Front-end Futures

🏕️ WordCamp websites now have more “app-like” PWA (“Progressive Web App”) features. This means cached pages and assets are available offline, so if someone visits the schedule page and loses their internet connection they’ll still be able to load the schedule. 📱

Zac Gordon announced the new site, which is devoted to Gatsby themes for use with WordPress. You can preview some of the themes and plugins now, and there will be more to come.

Sarah Drasner over at Smashing Magazine documents how to create a headless WordPress Site “on the JAMstack.” She sets up a Vue application with Nuxt and pulls posts via the WordPress API. A demo with source code is provided. 🗣️

Rich Tabor has posted his reflections on 2019, which included joining GoDaddy and selling CoBlocks and ThemeBeans. His goals for 2020 are “to simply read more,” “produce music,” and “get involved with core Gutenberg on a deeper level.” Rich predicts this is going to be “an even bigger year for the block editor” than 2018 and 2019, and he describes what is probably the only way to make WordPress “future proof:”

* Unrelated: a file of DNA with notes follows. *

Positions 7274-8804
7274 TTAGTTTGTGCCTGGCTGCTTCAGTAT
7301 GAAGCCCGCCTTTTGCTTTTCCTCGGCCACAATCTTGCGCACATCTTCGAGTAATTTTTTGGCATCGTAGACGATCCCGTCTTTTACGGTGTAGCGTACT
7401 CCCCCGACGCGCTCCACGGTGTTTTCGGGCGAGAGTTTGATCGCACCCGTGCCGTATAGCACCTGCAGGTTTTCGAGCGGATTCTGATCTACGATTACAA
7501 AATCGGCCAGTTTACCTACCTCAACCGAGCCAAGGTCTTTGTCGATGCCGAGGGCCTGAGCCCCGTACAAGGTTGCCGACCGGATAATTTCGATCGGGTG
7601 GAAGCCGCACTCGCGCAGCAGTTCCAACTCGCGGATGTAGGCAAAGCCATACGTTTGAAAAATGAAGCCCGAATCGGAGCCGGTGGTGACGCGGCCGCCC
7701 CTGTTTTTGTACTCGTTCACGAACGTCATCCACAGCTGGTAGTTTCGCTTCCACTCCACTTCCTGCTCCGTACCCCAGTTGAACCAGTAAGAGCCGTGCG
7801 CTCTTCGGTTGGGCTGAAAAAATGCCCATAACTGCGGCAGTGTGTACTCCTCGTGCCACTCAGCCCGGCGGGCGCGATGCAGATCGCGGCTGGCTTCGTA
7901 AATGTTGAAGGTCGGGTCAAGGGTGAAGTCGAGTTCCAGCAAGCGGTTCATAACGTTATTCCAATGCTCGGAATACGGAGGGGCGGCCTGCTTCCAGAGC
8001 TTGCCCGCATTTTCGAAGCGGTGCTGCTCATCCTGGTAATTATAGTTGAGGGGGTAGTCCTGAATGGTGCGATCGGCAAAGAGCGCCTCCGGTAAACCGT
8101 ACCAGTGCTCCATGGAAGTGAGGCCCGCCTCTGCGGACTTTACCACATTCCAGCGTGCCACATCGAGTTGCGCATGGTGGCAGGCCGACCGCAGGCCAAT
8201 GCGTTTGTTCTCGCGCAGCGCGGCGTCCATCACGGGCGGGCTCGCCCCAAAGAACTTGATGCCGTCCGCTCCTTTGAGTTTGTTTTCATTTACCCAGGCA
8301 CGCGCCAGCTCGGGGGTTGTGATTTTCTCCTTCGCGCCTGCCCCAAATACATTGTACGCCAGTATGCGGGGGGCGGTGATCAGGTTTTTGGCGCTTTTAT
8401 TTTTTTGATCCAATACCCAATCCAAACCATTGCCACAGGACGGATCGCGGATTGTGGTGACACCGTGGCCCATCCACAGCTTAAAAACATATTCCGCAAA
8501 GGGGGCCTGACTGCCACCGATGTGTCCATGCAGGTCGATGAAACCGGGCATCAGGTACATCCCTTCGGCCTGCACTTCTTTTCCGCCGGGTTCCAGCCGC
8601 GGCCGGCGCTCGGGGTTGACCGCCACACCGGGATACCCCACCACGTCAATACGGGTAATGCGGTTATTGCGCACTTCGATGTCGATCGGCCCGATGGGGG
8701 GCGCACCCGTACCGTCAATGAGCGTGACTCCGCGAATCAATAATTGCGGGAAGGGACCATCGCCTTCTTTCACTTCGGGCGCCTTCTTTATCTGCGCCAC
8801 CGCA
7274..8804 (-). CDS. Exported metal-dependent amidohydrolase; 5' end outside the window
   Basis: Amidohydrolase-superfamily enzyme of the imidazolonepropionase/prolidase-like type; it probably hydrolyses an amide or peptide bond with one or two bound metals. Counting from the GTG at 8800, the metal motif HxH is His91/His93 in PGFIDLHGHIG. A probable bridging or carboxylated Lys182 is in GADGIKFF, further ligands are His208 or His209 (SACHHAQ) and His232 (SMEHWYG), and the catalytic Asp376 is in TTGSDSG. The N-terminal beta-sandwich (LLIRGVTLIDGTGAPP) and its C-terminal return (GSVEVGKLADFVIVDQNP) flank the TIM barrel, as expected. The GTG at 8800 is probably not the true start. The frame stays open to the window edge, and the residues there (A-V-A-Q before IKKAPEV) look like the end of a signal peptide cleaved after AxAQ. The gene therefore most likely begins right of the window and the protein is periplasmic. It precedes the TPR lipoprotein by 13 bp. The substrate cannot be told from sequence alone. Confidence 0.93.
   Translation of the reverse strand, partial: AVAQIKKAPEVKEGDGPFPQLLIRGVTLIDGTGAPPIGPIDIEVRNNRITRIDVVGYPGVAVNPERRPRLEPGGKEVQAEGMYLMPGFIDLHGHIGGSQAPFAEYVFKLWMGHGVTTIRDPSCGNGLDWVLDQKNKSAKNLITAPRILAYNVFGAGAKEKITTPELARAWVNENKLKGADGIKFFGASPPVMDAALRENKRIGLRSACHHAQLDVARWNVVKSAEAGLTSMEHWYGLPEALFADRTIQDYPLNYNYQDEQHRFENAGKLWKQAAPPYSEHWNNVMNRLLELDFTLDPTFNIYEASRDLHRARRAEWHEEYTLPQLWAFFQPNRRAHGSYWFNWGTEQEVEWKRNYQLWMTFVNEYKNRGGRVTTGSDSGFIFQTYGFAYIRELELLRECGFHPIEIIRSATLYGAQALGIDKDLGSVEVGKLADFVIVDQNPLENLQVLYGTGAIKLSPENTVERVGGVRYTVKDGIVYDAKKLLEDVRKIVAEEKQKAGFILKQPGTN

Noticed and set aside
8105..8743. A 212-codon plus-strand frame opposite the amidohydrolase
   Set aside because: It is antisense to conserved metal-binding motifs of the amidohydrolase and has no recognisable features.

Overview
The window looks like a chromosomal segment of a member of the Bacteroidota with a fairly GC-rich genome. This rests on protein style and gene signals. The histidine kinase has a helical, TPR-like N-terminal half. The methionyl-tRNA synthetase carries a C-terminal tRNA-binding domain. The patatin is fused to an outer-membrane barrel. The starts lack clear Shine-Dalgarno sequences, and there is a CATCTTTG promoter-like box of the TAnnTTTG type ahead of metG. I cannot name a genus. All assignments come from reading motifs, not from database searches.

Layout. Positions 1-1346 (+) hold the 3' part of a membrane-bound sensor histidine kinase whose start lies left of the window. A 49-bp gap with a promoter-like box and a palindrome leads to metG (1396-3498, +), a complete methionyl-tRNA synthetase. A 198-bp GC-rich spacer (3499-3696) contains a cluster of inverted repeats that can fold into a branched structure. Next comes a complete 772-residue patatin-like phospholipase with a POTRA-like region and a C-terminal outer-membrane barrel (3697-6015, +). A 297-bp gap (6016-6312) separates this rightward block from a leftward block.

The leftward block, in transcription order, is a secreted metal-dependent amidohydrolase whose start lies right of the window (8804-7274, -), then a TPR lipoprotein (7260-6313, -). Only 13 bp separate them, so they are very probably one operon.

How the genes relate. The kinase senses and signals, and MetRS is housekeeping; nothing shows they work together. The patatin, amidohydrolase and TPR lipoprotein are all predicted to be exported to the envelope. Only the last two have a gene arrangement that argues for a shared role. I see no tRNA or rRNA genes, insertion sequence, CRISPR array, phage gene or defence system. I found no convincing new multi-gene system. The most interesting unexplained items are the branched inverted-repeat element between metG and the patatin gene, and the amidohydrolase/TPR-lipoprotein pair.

“I want to build a WordPress that my children will fall in love with. Will share their adventures with. Will make their mark with.”

In another post, Rich outlines a new look for the Login Designer website. He used the Twenty Twenty theme and Tailwind CSS, noting he “wanted to experiment with a fully utility-based framework and better understand both shortcomings and opportunities with this flavor of site building in WordPress.” It looks nice; you should check it out.

Karolina Szczur explains how to get started with web performance by breaking down the most important performance metrics. 🚄

JavaScript is one of the main obstacles, according to Karolina:

“Avoiding long-running tasks and blocking the JavaScript main thread is one of the most critical performance strategies to employ.”